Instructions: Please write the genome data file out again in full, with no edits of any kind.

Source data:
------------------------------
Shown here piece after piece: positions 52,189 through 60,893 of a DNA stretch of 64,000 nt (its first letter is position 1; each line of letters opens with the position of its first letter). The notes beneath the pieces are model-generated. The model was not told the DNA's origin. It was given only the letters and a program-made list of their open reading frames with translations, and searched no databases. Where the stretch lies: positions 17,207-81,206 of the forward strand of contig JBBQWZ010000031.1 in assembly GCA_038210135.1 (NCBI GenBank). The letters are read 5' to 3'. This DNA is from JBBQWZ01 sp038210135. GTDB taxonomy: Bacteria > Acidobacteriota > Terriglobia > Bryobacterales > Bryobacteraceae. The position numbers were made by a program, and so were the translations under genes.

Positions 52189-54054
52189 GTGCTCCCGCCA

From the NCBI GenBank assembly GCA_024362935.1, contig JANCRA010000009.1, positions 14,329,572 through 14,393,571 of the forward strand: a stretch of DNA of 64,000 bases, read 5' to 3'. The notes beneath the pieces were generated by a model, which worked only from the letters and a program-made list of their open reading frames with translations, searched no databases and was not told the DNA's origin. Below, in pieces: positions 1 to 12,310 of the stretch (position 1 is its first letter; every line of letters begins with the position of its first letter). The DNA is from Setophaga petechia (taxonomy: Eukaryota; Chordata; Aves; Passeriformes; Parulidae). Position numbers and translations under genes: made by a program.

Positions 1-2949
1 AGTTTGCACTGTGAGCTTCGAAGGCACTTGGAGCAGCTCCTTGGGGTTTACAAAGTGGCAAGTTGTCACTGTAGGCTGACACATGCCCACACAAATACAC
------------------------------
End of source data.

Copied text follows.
Shown here piece after piece: positions 52,189 through 60,893 of a DNA stretch of 64,000 nt (its first letter is position 1; each line of letters opens with the position of its first letter). The notes beneath the pieces are model-generated. The model was not told the DNA's origin. It was given only the letters and a program-made list of their open reading frames with translations, and searched no databases. Where the stretch lies: positions 17,207-81,206 of the forward strand of contig JBBQWZ010000031.1 in assembly GCA_038210135.1 (NCBI GenBank). The letters are read 5' to 3'. This DNA is from JBBQWZ01 sp038210135. GTDB taxonomy: Bacteria > Acidobacteriota > Terriglobia > Bryobacterales > Bryobacteraceae. The position numbers were made by a program, and so were the translations under genes.

Positions 52189-54054
52189 GTGCTCCCGCCA

From the NCBI GenBank assembly GCA_024362935.1, contig JANCRA010000009.1, positions 14,329,572 through 14,393,571 of the forward strand: a stretch of DNA of 64,000 bases, read 5' to 3'. The notes beneath the pieces were generated by a model, which worked only from the letters and a program-made list of their open reading frames with translations, searched no databases and was not told the DNA's origin. Below, in pieces: positions 1 to 12,310 of the stretch (position 1 is its first letter; every line of letters begins with the position of its first letter). The DNA is from Setophaga petechia (taxonomy: Eukaryota; Chordata; Aves; Passeriformes; Parulidae). Position numbers and translations under genes: made by a program.

Positions 1-2949
1 AGTTTGCACTGTGAGCTTCGAAGGCACTTGGAGCAGCTCCTTGGGGTTTACAAAGTGGCAAGTTGTCACTGTAGGCTGACACATGCCCACACAAATACAC